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New political faces emerge in 6th Suffolk

Brian Wright O’Connor | 9/9/2010, 3:18 a.m.

“I am not only in tune with the struggles this community faces — having faced these troubles myself — I know how to connect people to different resources,” Howell said. “I’m not just the typical candidate. I know what people are facing, having been CORI-challenged until Councilor Turner gave me a second chance.”

Howell called recent CORI reform legislation a good first step but said offenders who have stayed out of trouble should be able not just to seal their records, but to expunge them.

“Employers can still see the full list of charges if they want to and that will affect people’s job prospects,” he said.

Howell, who has been conducting an aggressive grassroots campaign, said residents of the neighborhoods south of Franklin Field have been surprised to answer their doors to find him asking for their vote. “People aren’t used to candidates out there walking door to door. I understand the imagery associated with this neighborhood, but to me, it’s home,” he said.

Payne grew up in a politically active church family in Hartford, Conn., and moved to Boston more than 25 years ago to work as a radiologist at the New England Medical Center. The immediate past president of the Boston NAACP, she also serves as co-chair of the Ward 19 Democratic Committee.

Her credentials as a ward leader and member of the Democratic State Committee helped her earn a wide swath of endorsements, including the backing of outgoing state Rep. Willie Mae Allen, Democratic state Reps. Alice Wolf of Cambridge and Gloria Fox of Roxbury, and Boston City Councilors Rob Consalvo, John Tobin and Maureen Feeney.

On Beacon Hill, Payne intends to strengthen access to health care under the reform law, increase funding for drop-out prevention programs and expand training programs for job opportunities in nursing, electrical and plumbing trades, and other professions that can’t be outsourced.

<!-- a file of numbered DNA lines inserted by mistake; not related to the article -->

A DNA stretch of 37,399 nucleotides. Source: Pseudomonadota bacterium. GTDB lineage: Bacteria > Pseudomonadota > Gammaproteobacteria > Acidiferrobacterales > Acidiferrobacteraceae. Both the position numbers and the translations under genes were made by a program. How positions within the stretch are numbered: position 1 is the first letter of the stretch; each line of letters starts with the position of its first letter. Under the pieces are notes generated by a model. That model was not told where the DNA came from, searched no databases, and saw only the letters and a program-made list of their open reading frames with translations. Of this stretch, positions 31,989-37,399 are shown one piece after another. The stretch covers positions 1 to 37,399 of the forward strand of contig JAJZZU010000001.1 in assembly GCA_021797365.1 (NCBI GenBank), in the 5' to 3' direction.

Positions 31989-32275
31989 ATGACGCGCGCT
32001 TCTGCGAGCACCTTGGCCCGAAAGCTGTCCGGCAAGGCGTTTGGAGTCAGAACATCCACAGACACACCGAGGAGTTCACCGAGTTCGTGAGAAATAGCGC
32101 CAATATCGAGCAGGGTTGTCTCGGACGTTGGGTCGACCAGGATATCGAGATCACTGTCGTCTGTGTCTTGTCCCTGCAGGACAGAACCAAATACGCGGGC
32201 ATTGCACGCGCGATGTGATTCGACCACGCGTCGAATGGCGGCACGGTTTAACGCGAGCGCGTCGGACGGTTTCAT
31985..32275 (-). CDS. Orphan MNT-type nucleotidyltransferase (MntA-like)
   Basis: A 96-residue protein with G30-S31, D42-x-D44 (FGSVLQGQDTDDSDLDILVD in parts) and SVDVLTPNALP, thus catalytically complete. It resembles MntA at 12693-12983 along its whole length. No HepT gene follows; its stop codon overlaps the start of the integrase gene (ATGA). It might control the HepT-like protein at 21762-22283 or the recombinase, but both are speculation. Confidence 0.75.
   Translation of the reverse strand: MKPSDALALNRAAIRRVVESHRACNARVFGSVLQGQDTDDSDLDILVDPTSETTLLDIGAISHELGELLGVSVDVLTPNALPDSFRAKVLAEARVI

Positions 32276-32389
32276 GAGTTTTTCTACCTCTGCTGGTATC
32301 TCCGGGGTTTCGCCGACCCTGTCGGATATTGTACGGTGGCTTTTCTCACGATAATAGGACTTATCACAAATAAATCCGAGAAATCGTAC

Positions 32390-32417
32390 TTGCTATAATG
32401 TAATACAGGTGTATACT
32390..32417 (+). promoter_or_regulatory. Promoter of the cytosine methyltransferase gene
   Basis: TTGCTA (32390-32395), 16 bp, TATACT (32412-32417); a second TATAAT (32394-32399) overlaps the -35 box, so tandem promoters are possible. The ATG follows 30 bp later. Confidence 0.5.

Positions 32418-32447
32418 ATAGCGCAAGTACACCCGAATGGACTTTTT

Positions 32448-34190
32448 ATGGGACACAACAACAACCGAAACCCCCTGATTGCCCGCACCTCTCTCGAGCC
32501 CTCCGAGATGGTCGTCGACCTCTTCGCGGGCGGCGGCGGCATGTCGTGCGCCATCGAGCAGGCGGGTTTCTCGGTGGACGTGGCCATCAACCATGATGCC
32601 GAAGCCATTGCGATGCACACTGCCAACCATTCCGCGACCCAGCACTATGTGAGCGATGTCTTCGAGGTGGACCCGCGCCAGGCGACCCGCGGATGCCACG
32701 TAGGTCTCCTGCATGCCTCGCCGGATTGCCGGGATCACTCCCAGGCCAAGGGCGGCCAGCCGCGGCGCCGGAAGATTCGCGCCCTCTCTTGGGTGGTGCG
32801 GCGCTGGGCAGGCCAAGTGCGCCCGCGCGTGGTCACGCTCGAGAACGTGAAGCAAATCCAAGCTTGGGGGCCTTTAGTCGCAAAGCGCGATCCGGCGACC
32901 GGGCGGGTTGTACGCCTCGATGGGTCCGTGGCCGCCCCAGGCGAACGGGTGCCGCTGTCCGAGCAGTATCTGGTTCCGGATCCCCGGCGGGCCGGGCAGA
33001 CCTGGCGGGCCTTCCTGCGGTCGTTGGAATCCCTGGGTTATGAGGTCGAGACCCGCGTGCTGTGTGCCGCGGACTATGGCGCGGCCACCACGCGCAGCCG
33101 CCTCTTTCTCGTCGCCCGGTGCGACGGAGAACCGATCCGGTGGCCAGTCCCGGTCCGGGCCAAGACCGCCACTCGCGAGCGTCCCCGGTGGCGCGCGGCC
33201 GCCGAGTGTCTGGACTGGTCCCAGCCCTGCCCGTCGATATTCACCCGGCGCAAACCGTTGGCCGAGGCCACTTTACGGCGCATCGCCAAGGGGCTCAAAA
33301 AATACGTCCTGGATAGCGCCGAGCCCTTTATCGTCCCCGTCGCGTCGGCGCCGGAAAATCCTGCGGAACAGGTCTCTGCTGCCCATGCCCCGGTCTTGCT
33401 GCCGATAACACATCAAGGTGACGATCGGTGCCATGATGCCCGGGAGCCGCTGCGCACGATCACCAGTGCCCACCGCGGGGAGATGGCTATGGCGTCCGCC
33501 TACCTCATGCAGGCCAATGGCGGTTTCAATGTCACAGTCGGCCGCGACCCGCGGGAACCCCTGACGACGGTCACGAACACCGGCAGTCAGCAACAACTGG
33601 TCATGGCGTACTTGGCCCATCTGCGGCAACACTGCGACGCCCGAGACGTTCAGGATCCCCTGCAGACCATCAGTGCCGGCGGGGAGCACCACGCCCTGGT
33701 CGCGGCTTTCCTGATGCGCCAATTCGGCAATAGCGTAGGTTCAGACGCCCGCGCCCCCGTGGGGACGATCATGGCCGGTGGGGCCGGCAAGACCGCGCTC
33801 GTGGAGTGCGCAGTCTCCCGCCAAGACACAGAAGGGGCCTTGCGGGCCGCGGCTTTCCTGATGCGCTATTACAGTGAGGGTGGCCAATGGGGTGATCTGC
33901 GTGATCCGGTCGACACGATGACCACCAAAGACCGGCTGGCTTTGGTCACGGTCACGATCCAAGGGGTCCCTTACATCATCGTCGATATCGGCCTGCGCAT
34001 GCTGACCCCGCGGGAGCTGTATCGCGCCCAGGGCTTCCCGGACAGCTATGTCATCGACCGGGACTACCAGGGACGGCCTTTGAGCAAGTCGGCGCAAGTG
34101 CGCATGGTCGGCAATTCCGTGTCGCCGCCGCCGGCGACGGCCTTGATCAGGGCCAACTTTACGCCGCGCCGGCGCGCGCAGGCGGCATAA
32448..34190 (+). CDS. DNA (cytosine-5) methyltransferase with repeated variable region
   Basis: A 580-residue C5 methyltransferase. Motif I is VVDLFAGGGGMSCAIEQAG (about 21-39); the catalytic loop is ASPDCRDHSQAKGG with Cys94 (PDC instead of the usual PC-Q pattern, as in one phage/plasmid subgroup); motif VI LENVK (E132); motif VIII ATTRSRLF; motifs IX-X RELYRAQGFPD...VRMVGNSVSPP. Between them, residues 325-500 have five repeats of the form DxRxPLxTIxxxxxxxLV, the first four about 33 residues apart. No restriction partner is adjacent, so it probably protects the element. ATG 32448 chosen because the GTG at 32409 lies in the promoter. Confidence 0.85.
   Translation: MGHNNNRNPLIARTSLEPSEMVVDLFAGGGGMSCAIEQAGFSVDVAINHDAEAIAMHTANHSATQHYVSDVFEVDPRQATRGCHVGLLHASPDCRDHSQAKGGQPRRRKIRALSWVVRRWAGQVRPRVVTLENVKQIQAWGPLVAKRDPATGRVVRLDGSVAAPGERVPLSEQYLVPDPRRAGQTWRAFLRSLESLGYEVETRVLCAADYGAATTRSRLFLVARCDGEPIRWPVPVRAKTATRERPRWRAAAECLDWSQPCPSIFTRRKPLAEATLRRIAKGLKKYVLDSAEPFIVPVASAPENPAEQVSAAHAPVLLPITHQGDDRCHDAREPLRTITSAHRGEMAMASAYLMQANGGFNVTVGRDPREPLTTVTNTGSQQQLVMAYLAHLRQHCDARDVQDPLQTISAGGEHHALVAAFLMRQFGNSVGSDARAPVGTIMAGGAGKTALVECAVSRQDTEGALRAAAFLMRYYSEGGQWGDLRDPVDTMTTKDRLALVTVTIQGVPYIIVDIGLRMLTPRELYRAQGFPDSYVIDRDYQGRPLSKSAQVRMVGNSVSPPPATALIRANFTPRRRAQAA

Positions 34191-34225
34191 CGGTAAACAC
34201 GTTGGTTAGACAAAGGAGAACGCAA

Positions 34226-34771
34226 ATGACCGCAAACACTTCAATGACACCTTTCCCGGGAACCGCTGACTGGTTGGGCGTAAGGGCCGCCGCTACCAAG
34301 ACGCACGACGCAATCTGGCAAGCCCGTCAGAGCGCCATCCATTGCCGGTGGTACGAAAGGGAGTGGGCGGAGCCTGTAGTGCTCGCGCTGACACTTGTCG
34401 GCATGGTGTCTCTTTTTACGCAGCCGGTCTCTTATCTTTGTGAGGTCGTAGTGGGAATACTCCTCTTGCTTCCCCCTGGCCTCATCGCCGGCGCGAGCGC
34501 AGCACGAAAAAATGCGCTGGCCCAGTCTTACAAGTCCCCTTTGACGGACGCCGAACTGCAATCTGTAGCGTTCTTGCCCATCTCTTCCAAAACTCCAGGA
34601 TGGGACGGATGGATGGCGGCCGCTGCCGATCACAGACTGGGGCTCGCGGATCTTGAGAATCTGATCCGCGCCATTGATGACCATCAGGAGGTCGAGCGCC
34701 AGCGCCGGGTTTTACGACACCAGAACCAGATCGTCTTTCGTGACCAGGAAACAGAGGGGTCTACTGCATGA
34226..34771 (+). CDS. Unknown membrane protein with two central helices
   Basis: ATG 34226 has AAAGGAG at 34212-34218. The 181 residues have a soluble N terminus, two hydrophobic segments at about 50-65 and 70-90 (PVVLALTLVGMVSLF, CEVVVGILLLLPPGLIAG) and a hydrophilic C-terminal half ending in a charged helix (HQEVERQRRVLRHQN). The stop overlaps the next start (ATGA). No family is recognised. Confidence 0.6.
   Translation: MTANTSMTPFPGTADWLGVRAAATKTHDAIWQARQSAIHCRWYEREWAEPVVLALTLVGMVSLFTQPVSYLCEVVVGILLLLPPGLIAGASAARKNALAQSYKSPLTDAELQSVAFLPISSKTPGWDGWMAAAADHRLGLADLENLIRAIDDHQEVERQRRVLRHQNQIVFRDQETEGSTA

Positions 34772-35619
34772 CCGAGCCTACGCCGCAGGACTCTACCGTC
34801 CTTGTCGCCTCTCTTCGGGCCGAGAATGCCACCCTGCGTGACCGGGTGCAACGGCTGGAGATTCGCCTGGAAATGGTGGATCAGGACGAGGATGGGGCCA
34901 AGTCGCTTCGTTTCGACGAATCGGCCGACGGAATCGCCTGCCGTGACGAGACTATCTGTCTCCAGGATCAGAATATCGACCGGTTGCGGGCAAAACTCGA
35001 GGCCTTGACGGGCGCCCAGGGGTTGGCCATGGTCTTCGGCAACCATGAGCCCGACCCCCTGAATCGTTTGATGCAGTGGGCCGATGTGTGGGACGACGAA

“These are the jobs we can fill — the middle-skilled jobs that will be available in the years to come,” said the Roslindale Square resident. “First and foremost, this is what the people of the 6th Suffolk District need — jobs.”

The key to those jobs, she added, is education, and cited her experience as a consultant and volunteer working on drop-out prevention and retention programs as preparation for legislative work.

Election observers credit Payne with having won significant institutional support in her primary bid while noting Howell’s network of young activists, drawn from Turner’s base, spreading across the district in a ground campaign of unusual scope for a 6th Suffolk contest.

Political operative Joyce Ferriabough, unaligned in the race, said the test for Payne will be whether an openly lesbian candidate can win support in a district with numerous socially conservative churches that balked at the onset of gay marriage in Massachusetts.

“It remains to be seen whether a gay candidate with a strong base in Ward 19 and Jamaica Plain can expand her support to the Bible Belt of Dorchester,” she said.

Payne said her sexuality was not an issue in the race. “I am running to represent all the voters of the district — every one of them,” she said. “My focus will be on the issues and the work that needs to be done.”

Article updated Sept. 2nd - Joyce Ferriabough endorses Karen Payne in the primary.